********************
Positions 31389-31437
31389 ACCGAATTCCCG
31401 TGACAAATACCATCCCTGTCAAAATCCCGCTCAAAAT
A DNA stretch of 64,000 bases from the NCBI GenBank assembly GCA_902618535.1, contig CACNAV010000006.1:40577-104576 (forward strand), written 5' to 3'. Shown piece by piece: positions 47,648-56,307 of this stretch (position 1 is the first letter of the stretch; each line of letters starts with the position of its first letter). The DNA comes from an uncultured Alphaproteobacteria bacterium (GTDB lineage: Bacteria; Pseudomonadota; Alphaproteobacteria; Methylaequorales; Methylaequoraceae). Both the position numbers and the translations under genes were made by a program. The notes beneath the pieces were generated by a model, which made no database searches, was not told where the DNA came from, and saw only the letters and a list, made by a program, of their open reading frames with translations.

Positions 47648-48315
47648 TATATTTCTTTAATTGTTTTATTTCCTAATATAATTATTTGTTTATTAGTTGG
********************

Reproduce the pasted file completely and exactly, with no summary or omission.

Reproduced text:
Positions 31389-31437
31389 ACCGAATTCCCG
31401 TGACAAATACCATCCCTGTCAAAATCCCGCTCAAAAT
A DNA stretch of 64,000 bases from the NCBI GenBank assembly GCA_902618535.1, contig CACNAV010000006.1:40577-104576 (forward strand), written 5' to 3'. Shown piece by piece: positions 47,648-56,307 of this stretch (position 1 is the first letter of the stretch; each line of letters starts with the position of its first letter). The DNA comes from an uncultured Alphaproteobacteria bacterium (GTDB lineage: Bacteria; Pseudomonadota; Alphaproteobacteria; Methylaequorales; Methylaequoraceae). Both the position numbers and the translations under genes were made by a program. The notes beneath the pieces were generated by a model, which made no database searches, was not told where the DNA came from, and saw only the letters and a list, made by a program, of their open reading frames with translations.

Positions 47648-48315
47648 TATATTTCTTTAATTGTTTTATTTCCTAATATAATTATTTGTTTATTAGTTGG